A New Start

Good evening, dear readers. It’s been several months since my last post and I feel this is significant enough to write about. Before I jump in, I’d like to be frank and state that this is not a well polished post. I’ve tried re-writing for several hours throughout the day and honestly, I need to get it out. So please bear with me as I throw some rusted and sort-of- cognizant words out for the world to see.


Today was the very first day back in school– college to be more specific– and more important: my first day of dedicated education. What I mean by that is, instead of trying to fit in classes at night, while working a full-time job, I’ve cleared my schedule and will be attending as a full-time student. This is a pretty monumental life-event for me. After 12 years of military service and at the age of 30, I have returned to focus on a four-year degree in psychology.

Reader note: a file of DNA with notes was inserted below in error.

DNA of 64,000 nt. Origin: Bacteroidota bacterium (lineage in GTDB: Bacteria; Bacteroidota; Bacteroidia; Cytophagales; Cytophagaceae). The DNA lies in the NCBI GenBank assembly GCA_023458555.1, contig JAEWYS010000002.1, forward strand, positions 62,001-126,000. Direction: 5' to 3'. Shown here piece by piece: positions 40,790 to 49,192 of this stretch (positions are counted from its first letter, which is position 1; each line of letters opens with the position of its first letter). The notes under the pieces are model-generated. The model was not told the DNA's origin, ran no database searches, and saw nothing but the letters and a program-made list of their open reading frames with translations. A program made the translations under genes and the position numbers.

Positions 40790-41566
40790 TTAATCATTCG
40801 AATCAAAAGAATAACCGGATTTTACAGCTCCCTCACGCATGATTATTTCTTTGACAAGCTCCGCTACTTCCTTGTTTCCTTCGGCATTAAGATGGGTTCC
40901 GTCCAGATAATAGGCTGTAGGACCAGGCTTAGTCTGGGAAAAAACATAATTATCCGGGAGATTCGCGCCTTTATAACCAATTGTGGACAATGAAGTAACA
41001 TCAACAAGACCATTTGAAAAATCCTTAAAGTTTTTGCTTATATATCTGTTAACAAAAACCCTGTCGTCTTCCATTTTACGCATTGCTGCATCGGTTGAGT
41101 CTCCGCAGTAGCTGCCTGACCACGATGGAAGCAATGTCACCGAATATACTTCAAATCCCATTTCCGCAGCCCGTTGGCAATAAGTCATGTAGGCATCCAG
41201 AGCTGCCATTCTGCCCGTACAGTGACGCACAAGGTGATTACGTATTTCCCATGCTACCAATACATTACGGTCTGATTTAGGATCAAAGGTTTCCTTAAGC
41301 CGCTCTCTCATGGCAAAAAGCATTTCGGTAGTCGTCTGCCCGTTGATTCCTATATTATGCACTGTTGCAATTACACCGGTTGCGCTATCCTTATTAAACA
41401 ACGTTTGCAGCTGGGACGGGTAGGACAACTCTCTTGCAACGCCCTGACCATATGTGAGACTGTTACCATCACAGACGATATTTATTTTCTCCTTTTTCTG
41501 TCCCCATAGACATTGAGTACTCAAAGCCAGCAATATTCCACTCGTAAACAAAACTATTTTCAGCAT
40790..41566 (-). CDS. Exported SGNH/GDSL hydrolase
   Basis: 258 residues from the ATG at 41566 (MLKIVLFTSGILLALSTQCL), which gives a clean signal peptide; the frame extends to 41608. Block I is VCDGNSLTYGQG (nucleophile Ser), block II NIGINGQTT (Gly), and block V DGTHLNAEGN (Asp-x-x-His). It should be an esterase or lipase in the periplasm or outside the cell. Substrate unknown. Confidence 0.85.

I’m sure this evokes a range of personal responses from “yay…” to “YAY!!!” Regardless, this is a big-fricking-deal to me!

In secret, for many years I had wanted to have the ability to do two things: 1) Travel Europe like a hippy back-packer and 2) Dedicate myself to school. Well, this blog’s creation is a testament to goal one (though through New Zealand) and this post is…yeah, to goal two. In my mind, the only way to have achieved these goals was by some magical and mythical turn of fate: Premature ejection from the military– without the bad conduct discharge, of course.

Well, it took a great deal of courage to leave a lifestyle and community I had become an adult in; even more so to leave at point of such success and regard. Having finally made the decision to leave, early last year, I created a position for myself. Similar to a free-agent, I was able to make my own decisions on what belief system governed my life and where that would take me.